• Develop and execute an action plan to organize high school students for Youth Advocacy Days around Youth Voting Rights in Albany, inclusive of development of materials explaining why these issues matter to other young people 
  • Develop a pre-registration campaign for high schools, inclusive of piloting at a local high school and providing recommendations to the State Legislature and Board of Elections about ways to improve pre-registration policy
  • Make the case for and against lowering the voting age to 16 through a research project and policy panel 
  • Make the case and develop a campaign to recruit 17 year olds to be poll-workers

Freedom of Expression

Action Component:

  • Design and conduct peer-conducted focus groups on censorship, self-censorship, and creating inclusive environments;
  • Create an action plan for the creation of nationwide clubs focused on healthy discourse and free expression; 
  • Create a game (board or card) focused on freedom of expression and censorship based on key challenges and questions being faced in the U.S., being explicit about the skills and knowledge that will be utilized and strengthened

Criminal Justice

  • Create a policy proposal for a vital criminal justice reform (for ex, parole policy, voting rights restoration for felons) as part of the Justice Ambassadors Youth Council, operating this semester as a partnership of Columbia’s Center for Justice and the Center for Court Innovation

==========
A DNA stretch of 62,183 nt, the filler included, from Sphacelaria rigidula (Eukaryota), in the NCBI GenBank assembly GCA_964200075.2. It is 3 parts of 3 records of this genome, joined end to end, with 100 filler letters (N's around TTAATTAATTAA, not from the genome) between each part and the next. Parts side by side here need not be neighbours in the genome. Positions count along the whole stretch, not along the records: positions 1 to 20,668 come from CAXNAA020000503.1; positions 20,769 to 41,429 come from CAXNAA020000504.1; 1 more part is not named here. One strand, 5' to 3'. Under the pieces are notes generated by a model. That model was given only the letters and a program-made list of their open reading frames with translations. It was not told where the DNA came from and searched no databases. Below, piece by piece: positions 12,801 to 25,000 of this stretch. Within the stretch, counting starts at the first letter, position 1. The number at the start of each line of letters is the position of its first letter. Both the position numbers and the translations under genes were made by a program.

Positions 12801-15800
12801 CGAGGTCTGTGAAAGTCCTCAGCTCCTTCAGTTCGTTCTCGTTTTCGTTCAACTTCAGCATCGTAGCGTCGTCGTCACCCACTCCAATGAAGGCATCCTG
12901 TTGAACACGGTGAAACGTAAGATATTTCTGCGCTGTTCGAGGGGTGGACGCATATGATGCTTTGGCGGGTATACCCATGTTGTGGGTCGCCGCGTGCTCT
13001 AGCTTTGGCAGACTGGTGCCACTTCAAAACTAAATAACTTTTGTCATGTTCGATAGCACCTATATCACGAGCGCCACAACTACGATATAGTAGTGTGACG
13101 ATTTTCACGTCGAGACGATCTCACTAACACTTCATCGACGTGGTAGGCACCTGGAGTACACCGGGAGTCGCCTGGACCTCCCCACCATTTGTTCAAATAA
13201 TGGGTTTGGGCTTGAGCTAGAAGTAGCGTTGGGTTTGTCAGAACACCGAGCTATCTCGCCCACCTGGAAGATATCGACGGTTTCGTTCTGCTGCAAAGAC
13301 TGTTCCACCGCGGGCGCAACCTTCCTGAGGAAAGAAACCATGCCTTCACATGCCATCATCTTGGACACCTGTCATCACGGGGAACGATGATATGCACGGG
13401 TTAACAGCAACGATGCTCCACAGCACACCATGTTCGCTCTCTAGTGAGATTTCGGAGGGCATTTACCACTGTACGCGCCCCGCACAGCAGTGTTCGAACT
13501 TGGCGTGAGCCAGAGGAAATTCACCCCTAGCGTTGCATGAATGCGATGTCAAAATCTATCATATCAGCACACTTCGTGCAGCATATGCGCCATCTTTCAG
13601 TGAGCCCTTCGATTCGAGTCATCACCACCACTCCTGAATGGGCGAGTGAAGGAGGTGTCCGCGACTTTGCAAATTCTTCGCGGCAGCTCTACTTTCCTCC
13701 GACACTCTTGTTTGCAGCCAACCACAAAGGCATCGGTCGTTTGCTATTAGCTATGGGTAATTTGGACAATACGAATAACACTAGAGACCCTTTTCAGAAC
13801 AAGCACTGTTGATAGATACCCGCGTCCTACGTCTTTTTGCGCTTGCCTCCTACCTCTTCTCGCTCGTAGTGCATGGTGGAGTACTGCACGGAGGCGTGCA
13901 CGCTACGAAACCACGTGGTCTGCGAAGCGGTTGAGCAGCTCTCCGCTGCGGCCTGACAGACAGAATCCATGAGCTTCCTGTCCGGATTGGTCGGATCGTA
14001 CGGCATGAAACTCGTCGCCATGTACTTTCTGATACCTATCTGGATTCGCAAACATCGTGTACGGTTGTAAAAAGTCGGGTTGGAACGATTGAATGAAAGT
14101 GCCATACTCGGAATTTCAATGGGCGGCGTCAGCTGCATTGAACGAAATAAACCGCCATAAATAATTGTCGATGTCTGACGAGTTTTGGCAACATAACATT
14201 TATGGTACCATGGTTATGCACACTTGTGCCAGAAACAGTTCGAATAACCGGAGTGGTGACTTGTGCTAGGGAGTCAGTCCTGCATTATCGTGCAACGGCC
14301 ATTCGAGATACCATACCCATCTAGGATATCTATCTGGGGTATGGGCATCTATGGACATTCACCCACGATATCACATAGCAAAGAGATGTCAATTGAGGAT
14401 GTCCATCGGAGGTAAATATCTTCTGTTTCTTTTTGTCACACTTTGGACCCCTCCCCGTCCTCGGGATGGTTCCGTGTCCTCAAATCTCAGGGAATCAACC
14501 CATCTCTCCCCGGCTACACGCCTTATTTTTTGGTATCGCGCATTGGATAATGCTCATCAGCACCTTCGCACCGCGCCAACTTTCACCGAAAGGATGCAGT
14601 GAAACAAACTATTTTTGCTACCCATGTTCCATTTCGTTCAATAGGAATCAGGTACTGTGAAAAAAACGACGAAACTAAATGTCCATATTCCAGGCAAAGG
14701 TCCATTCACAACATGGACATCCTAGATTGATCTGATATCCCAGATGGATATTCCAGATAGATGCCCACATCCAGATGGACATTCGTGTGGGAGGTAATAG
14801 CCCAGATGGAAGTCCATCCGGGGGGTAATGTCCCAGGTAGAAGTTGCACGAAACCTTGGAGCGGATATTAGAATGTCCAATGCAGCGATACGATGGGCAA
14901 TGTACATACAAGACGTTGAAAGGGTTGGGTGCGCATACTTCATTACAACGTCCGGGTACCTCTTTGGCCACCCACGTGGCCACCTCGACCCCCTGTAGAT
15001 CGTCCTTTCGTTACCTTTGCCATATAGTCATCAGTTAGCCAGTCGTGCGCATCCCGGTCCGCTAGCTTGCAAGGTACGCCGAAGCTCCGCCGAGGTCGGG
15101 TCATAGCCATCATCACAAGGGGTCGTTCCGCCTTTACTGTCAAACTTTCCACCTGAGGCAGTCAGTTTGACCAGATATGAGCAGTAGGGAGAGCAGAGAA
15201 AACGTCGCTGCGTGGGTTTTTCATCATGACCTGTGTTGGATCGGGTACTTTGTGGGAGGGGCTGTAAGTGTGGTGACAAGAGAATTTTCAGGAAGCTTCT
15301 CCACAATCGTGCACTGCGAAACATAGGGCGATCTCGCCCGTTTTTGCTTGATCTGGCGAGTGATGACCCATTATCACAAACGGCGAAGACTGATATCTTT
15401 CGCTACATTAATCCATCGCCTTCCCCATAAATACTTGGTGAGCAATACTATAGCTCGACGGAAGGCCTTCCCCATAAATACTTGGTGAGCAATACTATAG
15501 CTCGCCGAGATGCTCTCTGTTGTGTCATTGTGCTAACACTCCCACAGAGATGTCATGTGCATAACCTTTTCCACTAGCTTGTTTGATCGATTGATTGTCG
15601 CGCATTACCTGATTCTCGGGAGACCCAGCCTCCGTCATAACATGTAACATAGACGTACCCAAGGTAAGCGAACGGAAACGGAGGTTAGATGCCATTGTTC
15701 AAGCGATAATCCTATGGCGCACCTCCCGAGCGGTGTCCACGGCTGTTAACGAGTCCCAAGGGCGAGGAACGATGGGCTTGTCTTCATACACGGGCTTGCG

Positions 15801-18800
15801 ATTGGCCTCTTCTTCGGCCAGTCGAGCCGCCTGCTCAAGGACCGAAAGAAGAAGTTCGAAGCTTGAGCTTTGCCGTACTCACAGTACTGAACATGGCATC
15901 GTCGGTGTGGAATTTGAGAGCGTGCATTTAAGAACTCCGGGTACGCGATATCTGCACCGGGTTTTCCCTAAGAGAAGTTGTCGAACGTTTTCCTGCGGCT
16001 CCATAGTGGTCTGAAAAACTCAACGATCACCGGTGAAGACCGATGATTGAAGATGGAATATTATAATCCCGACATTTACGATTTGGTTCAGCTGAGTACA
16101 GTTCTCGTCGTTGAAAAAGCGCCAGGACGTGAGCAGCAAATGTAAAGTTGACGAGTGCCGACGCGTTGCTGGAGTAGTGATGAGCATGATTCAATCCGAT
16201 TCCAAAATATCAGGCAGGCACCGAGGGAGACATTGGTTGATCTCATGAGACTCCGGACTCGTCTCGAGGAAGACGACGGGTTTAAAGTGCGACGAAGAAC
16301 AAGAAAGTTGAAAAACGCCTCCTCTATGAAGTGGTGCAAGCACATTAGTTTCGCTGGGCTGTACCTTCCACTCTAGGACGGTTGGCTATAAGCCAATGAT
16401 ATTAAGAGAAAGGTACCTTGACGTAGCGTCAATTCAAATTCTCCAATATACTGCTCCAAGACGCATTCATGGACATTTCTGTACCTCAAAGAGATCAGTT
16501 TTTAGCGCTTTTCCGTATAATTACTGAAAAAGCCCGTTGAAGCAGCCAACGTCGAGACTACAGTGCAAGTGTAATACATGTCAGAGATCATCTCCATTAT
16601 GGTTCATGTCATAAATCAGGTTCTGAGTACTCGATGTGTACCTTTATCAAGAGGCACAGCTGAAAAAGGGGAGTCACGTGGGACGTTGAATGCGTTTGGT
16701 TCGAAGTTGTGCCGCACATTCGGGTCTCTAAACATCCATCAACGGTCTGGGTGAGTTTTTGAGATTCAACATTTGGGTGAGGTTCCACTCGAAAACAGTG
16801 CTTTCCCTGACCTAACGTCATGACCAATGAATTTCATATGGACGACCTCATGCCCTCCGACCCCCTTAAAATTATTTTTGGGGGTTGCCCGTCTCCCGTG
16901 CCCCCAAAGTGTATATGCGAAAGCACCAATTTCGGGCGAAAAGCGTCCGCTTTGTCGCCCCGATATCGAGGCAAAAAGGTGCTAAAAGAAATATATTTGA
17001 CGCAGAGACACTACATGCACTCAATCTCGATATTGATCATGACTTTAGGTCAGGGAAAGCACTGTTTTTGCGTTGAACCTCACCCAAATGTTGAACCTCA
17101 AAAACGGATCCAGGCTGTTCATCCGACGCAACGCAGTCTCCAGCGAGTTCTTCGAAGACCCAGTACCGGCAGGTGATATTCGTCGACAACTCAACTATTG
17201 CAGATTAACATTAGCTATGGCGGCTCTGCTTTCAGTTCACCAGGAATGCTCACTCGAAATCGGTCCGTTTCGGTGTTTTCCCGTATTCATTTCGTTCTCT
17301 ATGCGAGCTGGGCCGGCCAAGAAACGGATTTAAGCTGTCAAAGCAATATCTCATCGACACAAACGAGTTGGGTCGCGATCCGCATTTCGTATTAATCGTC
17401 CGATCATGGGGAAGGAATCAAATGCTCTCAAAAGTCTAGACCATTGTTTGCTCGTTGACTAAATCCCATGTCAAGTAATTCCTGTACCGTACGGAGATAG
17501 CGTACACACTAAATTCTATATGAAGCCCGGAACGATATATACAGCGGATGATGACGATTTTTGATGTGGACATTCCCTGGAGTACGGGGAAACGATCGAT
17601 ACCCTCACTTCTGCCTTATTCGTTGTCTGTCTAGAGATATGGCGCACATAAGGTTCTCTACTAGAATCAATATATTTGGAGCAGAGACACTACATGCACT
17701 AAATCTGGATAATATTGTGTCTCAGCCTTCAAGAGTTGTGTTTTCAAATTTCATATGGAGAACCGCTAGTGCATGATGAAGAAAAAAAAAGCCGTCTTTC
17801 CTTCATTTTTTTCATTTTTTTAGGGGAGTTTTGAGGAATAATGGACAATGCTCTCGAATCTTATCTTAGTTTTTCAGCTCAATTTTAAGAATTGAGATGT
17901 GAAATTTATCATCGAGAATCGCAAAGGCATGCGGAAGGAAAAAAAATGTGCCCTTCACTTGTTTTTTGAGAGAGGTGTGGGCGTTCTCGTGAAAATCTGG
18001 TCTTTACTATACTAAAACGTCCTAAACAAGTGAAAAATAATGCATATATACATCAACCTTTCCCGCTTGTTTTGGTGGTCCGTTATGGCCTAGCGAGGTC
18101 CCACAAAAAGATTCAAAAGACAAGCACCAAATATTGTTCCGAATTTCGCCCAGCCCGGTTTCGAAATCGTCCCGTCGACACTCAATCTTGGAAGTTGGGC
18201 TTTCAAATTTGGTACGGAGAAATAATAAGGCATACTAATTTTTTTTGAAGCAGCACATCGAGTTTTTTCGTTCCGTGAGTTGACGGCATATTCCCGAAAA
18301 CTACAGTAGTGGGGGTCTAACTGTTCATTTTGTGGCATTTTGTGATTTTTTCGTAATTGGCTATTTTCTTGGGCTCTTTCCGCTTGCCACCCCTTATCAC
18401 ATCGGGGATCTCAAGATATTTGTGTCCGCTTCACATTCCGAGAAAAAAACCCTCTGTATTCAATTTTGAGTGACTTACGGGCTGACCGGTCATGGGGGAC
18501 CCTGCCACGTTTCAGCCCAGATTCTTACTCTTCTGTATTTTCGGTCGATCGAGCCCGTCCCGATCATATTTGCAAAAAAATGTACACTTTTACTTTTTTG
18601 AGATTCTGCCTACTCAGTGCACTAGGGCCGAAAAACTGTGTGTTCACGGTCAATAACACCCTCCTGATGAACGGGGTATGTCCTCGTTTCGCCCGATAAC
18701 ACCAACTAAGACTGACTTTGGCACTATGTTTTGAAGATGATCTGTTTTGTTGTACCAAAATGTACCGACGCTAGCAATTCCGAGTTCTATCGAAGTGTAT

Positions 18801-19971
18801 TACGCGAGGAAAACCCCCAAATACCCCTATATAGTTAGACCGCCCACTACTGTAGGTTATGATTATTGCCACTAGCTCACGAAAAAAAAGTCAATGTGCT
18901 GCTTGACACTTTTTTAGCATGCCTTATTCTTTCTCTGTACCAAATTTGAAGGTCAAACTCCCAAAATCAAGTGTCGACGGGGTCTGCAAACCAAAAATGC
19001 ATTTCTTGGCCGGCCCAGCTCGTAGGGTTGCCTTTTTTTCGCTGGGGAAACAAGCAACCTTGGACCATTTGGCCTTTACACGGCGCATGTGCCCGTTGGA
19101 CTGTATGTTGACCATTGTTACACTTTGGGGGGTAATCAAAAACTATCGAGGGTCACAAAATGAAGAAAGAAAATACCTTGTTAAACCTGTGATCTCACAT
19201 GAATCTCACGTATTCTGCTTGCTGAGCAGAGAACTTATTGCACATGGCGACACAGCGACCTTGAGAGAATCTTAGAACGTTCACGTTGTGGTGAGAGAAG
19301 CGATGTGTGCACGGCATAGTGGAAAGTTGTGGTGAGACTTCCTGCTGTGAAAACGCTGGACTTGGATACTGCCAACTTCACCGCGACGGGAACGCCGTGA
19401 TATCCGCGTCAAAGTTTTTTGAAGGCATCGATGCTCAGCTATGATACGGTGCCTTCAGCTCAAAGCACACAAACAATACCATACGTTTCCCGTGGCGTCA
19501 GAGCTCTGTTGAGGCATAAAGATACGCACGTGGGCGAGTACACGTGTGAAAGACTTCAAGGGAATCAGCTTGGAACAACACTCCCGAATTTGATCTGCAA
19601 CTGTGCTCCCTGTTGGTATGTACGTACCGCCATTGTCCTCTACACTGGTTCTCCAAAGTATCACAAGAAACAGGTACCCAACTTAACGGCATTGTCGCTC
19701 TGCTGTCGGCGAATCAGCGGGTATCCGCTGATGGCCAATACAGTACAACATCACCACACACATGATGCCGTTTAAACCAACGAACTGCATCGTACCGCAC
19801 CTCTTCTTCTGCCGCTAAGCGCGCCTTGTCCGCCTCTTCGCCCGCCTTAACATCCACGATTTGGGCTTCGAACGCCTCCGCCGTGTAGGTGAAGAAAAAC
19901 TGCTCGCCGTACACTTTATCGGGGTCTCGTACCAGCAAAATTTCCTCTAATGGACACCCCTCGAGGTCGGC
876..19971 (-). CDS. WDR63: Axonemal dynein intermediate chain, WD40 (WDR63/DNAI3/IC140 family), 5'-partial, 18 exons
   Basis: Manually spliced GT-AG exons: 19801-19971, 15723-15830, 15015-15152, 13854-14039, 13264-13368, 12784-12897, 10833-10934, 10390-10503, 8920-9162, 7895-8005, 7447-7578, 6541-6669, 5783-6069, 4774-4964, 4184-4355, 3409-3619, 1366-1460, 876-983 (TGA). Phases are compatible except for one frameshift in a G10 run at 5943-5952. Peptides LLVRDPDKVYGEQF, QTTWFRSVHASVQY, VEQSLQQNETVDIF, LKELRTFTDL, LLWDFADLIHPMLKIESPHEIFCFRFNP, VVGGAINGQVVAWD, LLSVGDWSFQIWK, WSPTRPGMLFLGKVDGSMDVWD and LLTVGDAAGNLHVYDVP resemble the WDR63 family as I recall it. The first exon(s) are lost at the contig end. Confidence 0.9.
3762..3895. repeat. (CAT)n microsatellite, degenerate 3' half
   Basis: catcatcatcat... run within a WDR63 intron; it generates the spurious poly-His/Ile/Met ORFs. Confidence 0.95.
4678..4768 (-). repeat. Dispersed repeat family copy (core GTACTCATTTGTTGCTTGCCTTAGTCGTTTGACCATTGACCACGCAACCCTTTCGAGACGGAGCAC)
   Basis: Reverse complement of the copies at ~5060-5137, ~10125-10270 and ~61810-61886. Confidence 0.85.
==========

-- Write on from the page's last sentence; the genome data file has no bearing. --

• Craft an initial policy platform for a Million Youth March in 2021 (inclusive of and spanning beyond Criminal Justice)
  • Support the creation of a Trauma Informed Prosecution toolkit and curriculum, inclusive of participating in a Trauma Informed Prosecution Round Table on Tues, Feb 18 from 9:30AM-1:00 PM at John Jay College of Criminal Justice that will serve as a springboard for the toolkit. The Roundtable will bring together a small group of mental health and criminal justice experts to better understand how prosecutors’ offices do and can address trauma in the people they serve.  This interdisciplinary discussion will be a first step towards developing guidance for prosecutors to better incorporate trauma-informed best practices into their work in order to serve victims, witnesses, people accused of crimes, and all community members who come in contact with the criminal justice system.


  • map out different legislators’ perspectives on key immigration issues–i.e. detention funding, restricting executive power–and tease out the drivers of their positions and potential implications
    • Complement by interviewing people who are immediately affected by the issues and/or visit Varick Street Immigration Court and looking at detention cases
  • Analyze the Public Charge issue–the history, where things stand, issues likely to arise in the future and potential implications.